Tandem Canoe - Welcome to the Divorce Boat (A Survival Guide)
by Karl Midlane, BCU Level 5 Coach at Plas y Brenin
Paddling an open canoe as a tandem pair is a powerful and rewarding experience, just as manoeuvrable as a solo canoe but with vastly improved horse power available. Like a sports car with two engines, tandem canoeing is for paddlers with friends.
Strangely in the UK it is an often neglected option, usually relegated to the realms of beginners on flat water and solo paddling is considered the way forward if you want to progress beyond the novice stage. This is probably because the tandem canoe has been earning its self a reputation as a divorce boat, arguments erupt at the simplest of manoeuvers, blame is attributed, tempers flare and boats become consigned to dusty garages or if space allows a second one is acquired so that its crew can have one each and be allowed to revel in their own success rather than suffer the consequences of somebody else’s mistakes.
Now we don’t like to think of canoeing as having any rules and if there were any there would be plenty of exceptions but here are a few guidelines that may help to prevent unseemly disputes and promote the formation of a slick and efficient team, capable of anything a solo paddler can do but at twice the enjoyment.
Pick a partner
You will both need complimentary goals if one of you has ambitions of huge rapids whilst the other expects tranquil lakes you are not off to a good start.
Trim is the way the boat is balanced from front to back. Whilst traveling forward the boat usually performs best if the bow [front] is slightly lighter. If the boat is manoeuvring backwards or in windier conditions this may need to be changed. Trim can be changed by a small extent by considering where you position any luggage and to a greater extent where the heavier paddler sits/kneels. This will be a more important factor than who wants the most leg room.
Pick a Side
A tandem boat is best paddled with one person on the left and one on the right. All the manoeuvring you need can be achieved this way. Swopping sides is expectable if one armgets tiered but is not what you do when you need to steer. When you are starting to get tiered give your partner a few strokes warning and both swop at the same time. If paddling at speed one partner may shout ‘hut’ during a power stroke signalling that they are going to perform one more full power stroke after which both will seamlessly switch. Having both canoeists paddling on the same side as a means of turning is poor and inefficient, only producing large circles. It always disappoints me when I hear lazy coaches telling novices to do that rather than teaching them something better that they can continue to use for the rest of their paddling career.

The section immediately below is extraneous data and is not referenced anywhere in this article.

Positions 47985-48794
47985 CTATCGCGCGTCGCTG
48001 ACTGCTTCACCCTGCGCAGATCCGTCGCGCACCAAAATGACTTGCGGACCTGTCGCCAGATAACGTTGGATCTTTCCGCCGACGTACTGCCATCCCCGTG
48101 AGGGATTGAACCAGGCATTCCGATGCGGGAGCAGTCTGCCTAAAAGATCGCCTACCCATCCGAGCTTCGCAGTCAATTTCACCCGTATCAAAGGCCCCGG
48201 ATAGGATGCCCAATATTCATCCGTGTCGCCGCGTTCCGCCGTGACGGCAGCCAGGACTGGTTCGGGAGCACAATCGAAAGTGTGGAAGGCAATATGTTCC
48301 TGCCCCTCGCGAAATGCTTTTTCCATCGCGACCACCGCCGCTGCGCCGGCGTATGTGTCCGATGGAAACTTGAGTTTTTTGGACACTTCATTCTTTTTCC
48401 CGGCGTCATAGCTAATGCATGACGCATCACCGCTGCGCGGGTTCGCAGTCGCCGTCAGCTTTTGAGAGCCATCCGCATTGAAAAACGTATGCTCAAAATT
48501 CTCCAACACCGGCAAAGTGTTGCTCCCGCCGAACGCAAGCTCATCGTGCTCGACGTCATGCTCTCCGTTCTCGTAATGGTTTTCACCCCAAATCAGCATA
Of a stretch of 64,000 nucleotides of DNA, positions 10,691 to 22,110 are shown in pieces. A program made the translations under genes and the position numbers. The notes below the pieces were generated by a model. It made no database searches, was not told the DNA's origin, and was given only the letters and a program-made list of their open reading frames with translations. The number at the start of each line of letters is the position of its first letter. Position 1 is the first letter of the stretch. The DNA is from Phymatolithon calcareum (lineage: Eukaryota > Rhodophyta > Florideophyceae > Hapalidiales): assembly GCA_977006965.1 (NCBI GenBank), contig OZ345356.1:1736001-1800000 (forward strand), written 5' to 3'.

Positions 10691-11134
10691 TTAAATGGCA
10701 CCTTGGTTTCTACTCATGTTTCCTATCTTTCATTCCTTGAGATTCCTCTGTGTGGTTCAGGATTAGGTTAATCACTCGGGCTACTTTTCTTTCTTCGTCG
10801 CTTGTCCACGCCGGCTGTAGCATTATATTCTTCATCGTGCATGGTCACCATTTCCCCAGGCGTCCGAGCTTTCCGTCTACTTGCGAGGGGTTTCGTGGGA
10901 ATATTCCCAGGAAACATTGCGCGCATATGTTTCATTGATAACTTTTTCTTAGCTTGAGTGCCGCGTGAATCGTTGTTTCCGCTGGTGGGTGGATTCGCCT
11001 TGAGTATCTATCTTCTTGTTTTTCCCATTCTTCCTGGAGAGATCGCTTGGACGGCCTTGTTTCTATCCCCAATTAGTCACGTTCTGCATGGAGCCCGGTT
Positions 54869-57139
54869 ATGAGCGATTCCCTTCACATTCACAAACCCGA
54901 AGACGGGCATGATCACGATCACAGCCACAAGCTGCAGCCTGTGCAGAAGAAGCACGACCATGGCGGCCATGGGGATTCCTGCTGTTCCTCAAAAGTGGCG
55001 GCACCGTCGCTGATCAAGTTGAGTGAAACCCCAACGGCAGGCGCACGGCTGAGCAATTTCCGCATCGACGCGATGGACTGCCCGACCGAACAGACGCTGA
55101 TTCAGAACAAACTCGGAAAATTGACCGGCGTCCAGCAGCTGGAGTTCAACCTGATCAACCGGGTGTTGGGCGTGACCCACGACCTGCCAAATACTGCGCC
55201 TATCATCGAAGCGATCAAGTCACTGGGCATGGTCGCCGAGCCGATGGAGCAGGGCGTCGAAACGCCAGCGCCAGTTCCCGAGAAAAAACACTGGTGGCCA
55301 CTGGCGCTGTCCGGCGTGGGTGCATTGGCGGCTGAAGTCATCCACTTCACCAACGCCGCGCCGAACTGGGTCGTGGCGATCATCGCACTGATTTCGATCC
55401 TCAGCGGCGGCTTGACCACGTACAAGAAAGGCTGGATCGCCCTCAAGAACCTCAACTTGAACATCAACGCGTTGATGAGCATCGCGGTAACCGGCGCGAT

No Man’s Land
Often in tandem canoes paddlers sit close to the ends [just out of reach of their partners paddle should disputes turn violent]. This means that you are not sat at the pivot point of the boat as you would be in a solo, so many of the strokes in your solo repertoire will need to be modified leading to areas of no man’s land around the boat where performing any strokes will be ineffective or counterproductive.
For bow paddlers strokes performed in front of them are potentially very powerful, but anything that goes in behind them is useless. Forward power should be done with a vertical paddle and run parallel to the centre line of the boat and not follow the curve of the gunnel, but must end at their hips, trying to add any sort of stern rudder or J stroke is pointless as it does not reach anywhere near the stern [back] of the boat.
Sweep strokes that for a solo paddler go in a wide arc from one end of the boat to the other can now only do a quarter of a circle from the front out to ninety degrees, or from ninety degrees to the front for a reverse sweep. Draws and prys [pulling and pushing] is great, as are bow draws, bow rudders/cuts and bow jams, cross deck bow rudders are also very powerful.
As long as they do not swap hands to do so bow paddlers can temporarily reach across to the other side of the boat to initiate off side turns, but anything they do behind them will contravene the peace treaty.
The rear paddler is permitted to use the no man’s land in front of them by the middle of the boat for forward power only anything else they do has to be behind them like stern rudder and J strokes or a quarter sweep stroke going between the hips and the back or a reverse equivalent in the same zone. Draws and prys at the hip or behind are great but anything they try to do on the opposite side of the boat is pointless.